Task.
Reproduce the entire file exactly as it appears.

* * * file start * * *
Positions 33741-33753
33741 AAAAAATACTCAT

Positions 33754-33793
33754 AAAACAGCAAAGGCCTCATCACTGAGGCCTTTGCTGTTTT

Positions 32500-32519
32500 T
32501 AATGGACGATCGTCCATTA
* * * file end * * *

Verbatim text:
Positions 33741-33753
33741 AAAAAATACTCAT

Positions 33754-33793
33754 AAAACAGCAAAGGCCTCATCACTGAGGCCTTTGCTGTTTT

Positions 32500-32519
32500 T
32501 AATGGACGATCGTCCATTA